Systems of Magic

Katarina Hjärpe head_overheels at
Mon Aug 26 07:38:52 EDT 2002

>This is something I never used to think about. Some books were magical,
>others had magic in them, and that was that. Narnia was magic - but people,
>or most people - didn't go around casting spells. In fact, only bad people
>cast spells. Aslan's 'magic' was, of course, something altogether 
>And The Hobbit and LotR were similar - the 'magic' was in the book and the
>land and the characters - actual spells were few and  far between and
>involved deeper, higher and darker forces. (The 'magic' of myths and sagas
>and fairytales, I suppose). I've always had a few reservations about books
>in which magic is constantly being flung about by any- and everyone (not
>that this has stopped me reading). But events, books and discussions have
>made me thoughtful lately, and I was wondering: What are the most common 
>the wierdest) 'systems of magic' in fantasy?

If magic is used a lot, I really prefer it if there is some kind of system, 
because otherwise it too eaily slips into the "let's solve this by magic" 
deus ex machina sort of thing. "Buffy the Vampire Slayer", as much as I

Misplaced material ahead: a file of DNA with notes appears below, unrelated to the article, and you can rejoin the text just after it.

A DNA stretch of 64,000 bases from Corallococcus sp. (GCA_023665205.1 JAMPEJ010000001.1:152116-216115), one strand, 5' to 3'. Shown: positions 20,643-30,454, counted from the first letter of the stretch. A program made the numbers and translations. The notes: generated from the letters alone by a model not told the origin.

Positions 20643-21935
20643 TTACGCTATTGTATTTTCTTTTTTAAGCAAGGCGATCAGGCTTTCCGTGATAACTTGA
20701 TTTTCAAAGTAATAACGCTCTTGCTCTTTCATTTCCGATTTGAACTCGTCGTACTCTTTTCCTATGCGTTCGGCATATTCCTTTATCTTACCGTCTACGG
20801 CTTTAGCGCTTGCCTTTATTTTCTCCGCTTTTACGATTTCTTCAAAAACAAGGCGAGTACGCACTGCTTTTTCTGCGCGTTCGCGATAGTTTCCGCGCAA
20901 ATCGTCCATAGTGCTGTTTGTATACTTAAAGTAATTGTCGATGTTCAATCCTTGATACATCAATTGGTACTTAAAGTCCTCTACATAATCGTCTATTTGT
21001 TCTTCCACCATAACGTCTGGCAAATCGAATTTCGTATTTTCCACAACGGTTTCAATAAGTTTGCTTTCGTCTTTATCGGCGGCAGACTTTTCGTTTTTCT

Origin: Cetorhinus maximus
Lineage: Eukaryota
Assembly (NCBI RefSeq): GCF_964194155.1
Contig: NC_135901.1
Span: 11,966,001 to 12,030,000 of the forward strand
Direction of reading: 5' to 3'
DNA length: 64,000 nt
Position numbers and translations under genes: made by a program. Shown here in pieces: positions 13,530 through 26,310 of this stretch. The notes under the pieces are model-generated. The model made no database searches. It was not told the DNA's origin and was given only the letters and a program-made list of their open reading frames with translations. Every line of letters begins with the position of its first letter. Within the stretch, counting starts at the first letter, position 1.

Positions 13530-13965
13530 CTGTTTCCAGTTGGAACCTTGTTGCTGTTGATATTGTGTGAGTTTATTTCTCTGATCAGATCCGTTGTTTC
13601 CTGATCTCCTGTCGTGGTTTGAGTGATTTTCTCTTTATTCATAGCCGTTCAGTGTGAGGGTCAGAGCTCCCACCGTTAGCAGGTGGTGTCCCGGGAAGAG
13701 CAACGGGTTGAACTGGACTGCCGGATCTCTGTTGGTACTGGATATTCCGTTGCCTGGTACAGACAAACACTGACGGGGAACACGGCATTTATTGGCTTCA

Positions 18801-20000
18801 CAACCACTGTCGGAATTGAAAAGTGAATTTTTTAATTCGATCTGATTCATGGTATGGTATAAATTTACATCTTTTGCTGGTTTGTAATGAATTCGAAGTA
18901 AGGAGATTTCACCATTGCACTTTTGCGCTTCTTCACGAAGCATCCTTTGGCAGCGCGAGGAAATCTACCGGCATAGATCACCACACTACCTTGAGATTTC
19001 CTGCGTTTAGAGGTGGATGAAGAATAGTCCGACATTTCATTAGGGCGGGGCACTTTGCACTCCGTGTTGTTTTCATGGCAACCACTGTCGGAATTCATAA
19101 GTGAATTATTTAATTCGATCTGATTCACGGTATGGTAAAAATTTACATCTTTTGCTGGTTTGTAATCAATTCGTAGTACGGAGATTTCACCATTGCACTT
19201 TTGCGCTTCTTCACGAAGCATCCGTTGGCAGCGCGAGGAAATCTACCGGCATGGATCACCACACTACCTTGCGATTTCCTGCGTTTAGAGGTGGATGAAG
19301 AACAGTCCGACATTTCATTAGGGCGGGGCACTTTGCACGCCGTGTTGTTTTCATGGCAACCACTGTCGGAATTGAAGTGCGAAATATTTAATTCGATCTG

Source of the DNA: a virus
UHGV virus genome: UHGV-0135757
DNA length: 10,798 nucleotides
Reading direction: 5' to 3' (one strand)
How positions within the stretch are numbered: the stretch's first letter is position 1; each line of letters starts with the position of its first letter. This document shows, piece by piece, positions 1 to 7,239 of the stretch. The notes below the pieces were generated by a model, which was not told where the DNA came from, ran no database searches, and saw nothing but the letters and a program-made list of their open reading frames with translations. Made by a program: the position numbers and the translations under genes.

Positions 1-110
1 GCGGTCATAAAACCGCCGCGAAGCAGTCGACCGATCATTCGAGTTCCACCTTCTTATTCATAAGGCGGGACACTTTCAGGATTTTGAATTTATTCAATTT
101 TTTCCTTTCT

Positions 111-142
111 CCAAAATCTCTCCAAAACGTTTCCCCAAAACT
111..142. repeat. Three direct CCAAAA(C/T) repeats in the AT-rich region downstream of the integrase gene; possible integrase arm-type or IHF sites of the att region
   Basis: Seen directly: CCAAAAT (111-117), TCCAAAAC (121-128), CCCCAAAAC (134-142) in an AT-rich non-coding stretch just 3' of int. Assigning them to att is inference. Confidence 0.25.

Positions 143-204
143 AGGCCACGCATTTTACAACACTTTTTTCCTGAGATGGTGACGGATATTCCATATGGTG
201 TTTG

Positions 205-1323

(used to) like that show, is highly annoying at times because of its 
tendency to use magic as a cop-out.

My favourite magical system is in Dave Duncan's "A Man of his Word". The 
magic there is tied to words of power. Having one word makes you a genius at 
one thing - if you're good at music you'll be the next Mozart, for example. 
Two words makes you a universal genius. Three words makes you capable of 
temporary magic, and four makes your magic permanent. (The difference is 
sometimes unimportant. If you make someone's head a temporary anvil, they'll 
still be permanently dead.) More than four words will harm you seriously and 
probably kill you. The words themselves are more powerful the less people 
know about them, which means that some people who have a word wll try and 
kill others who have the same one.

Now, since nobody quite knows why the words work, it still has mystery, 
while making sense in a fun way.

Duncan also has five people who only exist one at a time, and they're a 
lovely bunch, but that's another matter entirely.


Don't condemn. Don't give in. Reason.

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